As always a good plan. Do what you want and leave the rest slide.

Rising Rainbow said...

When all was said and done did Mr Rafer have an opinion about the process? LOL

It's not a good feeling when you go to get on and the saddle gives that way, I know......been there. Glad you got it all fixed pretty uneventfully.

Cheryl said...

That's how I injured my back last summer. My friend, who I was riding with, didn't fasten the saddle enough and when I ...er...."dismounted", it came off sideways and BUMP! I had a really hard landing and tweeked my back, leading to a pinched nerve, muscle pain, numbness, tingling, etc. You can read about it on my blog: http://rawfoodjourneyca.blogspot.com/ It has been a long, painful recovery and I still can't ride a horse for another 6 months!

billie said...

Arlene, we are on the same wavelength, clearly. :)

billie said...

MiKael, he seemed mostly just fascinated. He has always stood right by when the vet has come - or chiro, or massage therapist, etc. He once stole the vet's cell phone right out of his pocket. :)

billie said...

Wow, Cheryl, that is scary... :/

Fortunately I was able to keep my right foot on the ground, even when my left foot went under the Big Bay's belly and was hung in the stirrup. I don't know how I managed to hang onto the saddle, stand on one foot, get the other one out, and get the girth unbuckled all in a matter of 20 seconds or so, but I did.

Weird little thing I do that might have helped - when brushing my teeth I put one foot up onto the bathroom counter, while the Sonicare goes through two cycles, then I put the other foot up for the last two cycles. I have been doing that ever since I started back riding, trying to keep those inner thigh muscles stretched out for mounting purposes, LOL. But it has probably helped with my balance too!

Laughing Orca Ranch said...

Whew Billie! I'm so relieved to read that nothing unfortunate happened to during that stirrup experience.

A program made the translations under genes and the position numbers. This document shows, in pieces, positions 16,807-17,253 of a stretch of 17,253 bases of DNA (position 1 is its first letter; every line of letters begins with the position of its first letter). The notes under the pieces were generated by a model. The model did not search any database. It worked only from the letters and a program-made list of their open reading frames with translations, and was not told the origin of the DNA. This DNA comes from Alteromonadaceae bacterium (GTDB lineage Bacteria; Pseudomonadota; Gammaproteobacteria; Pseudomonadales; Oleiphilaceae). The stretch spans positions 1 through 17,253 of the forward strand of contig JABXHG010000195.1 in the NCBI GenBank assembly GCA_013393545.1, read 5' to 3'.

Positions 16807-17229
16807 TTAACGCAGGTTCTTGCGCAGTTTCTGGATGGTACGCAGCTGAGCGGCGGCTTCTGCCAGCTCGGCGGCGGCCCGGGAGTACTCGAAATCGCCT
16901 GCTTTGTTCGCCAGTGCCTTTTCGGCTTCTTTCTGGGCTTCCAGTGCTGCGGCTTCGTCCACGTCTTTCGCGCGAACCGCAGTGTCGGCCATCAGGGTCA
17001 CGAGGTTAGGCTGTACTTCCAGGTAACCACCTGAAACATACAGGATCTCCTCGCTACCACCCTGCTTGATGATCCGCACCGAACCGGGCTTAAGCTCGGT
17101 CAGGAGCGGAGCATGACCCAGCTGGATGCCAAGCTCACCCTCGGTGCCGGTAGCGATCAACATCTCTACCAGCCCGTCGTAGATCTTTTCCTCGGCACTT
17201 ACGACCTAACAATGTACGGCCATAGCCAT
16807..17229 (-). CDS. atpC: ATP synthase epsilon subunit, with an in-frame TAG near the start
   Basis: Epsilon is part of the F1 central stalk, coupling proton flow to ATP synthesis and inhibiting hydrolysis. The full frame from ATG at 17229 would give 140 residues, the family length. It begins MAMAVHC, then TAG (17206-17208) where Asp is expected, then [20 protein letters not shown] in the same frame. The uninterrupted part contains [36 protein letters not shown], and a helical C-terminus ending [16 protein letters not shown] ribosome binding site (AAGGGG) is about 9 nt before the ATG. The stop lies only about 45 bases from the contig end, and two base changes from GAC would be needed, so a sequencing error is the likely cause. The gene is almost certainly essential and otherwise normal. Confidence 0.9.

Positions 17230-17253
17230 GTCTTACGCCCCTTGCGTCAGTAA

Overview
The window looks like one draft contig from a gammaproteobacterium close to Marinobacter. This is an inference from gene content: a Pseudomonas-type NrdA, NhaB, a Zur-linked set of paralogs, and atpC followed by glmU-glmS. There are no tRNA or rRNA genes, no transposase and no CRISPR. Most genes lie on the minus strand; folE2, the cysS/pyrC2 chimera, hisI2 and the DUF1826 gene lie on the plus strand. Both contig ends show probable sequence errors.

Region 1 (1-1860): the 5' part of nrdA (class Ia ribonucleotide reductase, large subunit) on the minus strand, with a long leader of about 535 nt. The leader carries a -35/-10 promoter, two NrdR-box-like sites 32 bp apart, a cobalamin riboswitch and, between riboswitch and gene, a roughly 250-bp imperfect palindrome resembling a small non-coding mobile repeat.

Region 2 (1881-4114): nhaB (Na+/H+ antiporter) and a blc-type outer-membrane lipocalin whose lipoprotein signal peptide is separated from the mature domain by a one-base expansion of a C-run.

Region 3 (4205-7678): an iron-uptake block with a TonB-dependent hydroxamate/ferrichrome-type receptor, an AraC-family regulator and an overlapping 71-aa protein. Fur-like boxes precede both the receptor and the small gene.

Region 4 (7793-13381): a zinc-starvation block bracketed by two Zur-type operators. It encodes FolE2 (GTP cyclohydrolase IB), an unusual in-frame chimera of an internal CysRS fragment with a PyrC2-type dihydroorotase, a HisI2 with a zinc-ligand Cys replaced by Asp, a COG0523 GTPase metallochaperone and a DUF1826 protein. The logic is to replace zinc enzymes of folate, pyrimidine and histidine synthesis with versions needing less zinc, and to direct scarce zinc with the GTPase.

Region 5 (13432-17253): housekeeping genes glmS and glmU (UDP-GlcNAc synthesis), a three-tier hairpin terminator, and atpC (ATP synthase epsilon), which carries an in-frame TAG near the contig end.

As you already know, the reason my knee is messed up is because my foot got snagged in the stirrup on the way down.
If that hadn't happened all I'd have right now are a few bruises. sigh.

Your Big Bay is a good boy for standing still when you slipped down. Baby Doll was spooking so she wasn't calm enough to stand still and it happened so fast, it never even ocurred to me say Whoa. I think she would have stopped if I had.

I think it just surprised me. As in, "How did I end up down here?"

And then I think it scared her even more seeing me down on the ground, so she tried to move away from me so she wouldn't step on me, but that caused my knee to get yanked. Oww!

Anyway, I'm really glad that you're ok.

I think I may try some of your bathroom exercises once my Dr. says I'm up for it again.
I want to get my body back in shape so I'll be ready to ride by summer.

Blessings,
~Lisa
New Mexico

Laughing Orca Ranch said...

Oh! And I forgot to ask you if donkeys also get sheath cleaning, too?

~Lisa

billie said...

Lisa, I hope you heal very quickly.

Keil Bay was trained very well - he stops immediately if you get out of balance on his back, i.e. might be getting ready to fall. I've noticed Cody does the same thing - my son has taken a couple of spills, as has my daughter, and Cody immediately stopped and stood quietly.

I have no idea how one would teach that, but it sure comes in handy!

billie said...

I don't know! Not so far, anyway!